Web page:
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Last Word: Washington, D.C. and the Cannabis Industry’s Alice in Wonderland Scenario

It’s hard to do a better job capturing just how totally screwed up the federal government’s marijuana policy is today than this recent story in The Washington Post titled Marijuana Law Creates Confusion But Finds Growing Acceptance in District.

Here’s how The Post breaks down the legal marijuana situation in Washington, D.C., our Nation’s Capital:

  • The sale and purchase of marijuana remains illegal in D.C., unlike in the four states that have fully legalized both recreational and medical marijuana.
  • Instead of being sold at shops and generating new tax revenue, marijuana in the District can only legally be grown at home and shared.
  • Smokers and growers can be more open about their cannabis passions, but local politicians, activists and businesspeople say that pot continues to be sold illegally at homes, on park benches, or on the street.
  • The illegal market in Washington is as robust as ever — perhaps more so with D.C. residents curious and talking about marijuana.

Here’s why the Washington, D.C. marijuana situation is so screwed up, according to The Post:

As written, the law allows for dozens of scenarios that cause residents and police officers to shrug their shoulders. You can’t buy or sell marijuana, but what exactly constitutes a transaction? The line between legal and illegal is fine and blurry, confusing many and creating loopholes that some growers and dealers hope to exploit.

The people who helped put legalization on last year’s ballot said this will be the reality for the city for at least two or three years. The federal government still classifies marijuana as an illegal and dangerous drug. Lawmakers’ positions on marijuana have not evolved as quickly as the public’s, and Congress has blocked the District from creating a system to tax and regulate pot sales.”

It’s that last part that should get your attention. Despite the fact that Washington, D.C. residents went to the polls and actually voted to legalize marijuana, Congress has big footed the local D.C. government and blocked their ability to create a system to not only regulate cannabis, but tax it as well.

Yes, the definition of insanity has to be when the Feds finally pass on taxing something.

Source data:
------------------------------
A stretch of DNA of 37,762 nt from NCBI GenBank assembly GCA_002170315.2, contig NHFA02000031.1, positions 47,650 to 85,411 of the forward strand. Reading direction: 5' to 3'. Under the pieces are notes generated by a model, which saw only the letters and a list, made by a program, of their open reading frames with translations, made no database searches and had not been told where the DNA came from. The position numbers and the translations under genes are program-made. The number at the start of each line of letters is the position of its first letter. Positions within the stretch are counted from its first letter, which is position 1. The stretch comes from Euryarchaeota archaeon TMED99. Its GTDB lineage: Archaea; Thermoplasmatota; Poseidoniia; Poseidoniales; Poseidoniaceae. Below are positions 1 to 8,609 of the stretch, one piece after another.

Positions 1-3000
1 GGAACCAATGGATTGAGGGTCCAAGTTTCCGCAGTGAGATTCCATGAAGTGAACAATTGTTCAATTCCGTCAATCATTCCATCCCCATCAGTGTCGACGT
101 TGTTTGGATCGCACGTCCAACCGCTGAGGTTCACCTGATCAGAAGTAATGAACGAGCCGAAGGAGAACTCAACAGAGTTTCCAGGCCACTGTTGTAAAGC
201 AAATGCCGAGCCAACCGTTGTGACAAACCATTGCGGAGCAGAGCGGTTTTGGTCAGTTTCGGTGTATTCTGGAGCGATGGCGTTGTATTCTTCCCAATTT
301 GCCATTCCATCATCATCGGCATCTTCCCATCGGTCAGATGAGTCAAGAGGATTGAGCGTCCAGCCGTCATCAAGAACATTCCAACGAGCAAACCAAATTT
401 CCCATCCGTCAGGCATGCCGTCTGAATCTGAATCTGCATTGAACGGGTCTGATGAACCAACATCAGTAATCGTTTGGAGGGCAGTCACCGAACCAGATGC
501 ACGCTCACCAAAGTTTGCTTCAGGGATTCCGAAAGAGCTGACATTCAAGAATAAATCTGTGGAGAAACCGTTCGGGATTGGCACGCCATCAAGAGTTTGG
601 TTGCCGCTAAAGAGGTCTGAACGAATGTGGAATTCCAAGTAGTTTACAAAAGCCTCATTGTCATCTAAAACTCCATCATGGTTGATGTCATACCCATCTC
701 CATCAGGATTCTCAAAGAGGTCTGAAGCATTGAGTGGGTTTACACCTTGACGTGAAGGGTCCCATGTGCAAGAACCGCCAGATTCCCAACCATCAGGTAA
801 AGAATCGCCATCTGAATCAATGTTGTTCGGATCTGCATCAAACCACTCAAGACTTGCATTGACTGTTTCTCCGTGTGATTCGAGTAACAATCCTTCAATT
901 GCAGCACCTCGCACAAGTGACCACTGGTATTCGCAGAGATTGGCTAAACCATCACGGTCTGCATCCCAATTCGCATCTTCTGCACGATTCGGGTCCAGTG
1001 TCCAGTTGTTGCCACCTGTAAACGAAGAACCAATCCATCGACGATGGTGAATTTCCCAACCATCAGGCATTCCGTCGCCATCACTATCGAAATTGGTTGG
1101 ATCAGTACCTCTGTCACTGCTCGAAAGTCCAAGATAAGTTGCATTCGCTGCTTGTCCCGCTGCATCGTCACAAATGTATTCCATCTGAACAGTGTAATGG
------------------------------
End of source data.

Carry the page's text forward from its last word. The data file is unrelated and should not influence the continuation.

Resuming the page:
This quote from The Post story really captures it all:

D.C. is kind of like the Alice in Wonderland of cannabis. The Queen of Hearts is Congress,” said Alex Jeffrey, the executive director of the D.C. chapter of the National Organization for the Reform of Marijuana Laws (NORML). “Recreation and regulation should go hand in hand. We are an exception to the rule.”

This past week was pretty extraordinary when it comes to the battle to legalize cannabis. Not only did The Fourth Corner Credit Union in Denver sue the Federal Reserve for denying it access to the national banking system, but even The New York Times jumped in and editorialized that Congress and President Obama have both been too timid for not aggressively “debating and changing the nation’s absurd marijuana policies, policies that have ruined millions of lives and wasted billions of dollars.”

“Their inaction,” the newspaper says, “is putting businesses and individuals in states that have legalized medical and recreational marijuana in dubious legal territory — doing something that is legal in their state but is considered a federal crime.”

It’s pretty amazing when America’s newspaper of record makes a case that the Feds need to tackle the growing national marijuana issue, but it is going to take more — a lot more — before Congress and the President get off their keisters, as Ronald Reagan used to say, and actually do something.

Yes, The Washington Post review of what has been happening in Washington, D.C. gives us great insight into how screwed up the national marijuana policy is.

It IS Alice in Wonderland, but eventually, Alice finally did manage to get out. When will the Cannabis Industry get their chance?

 

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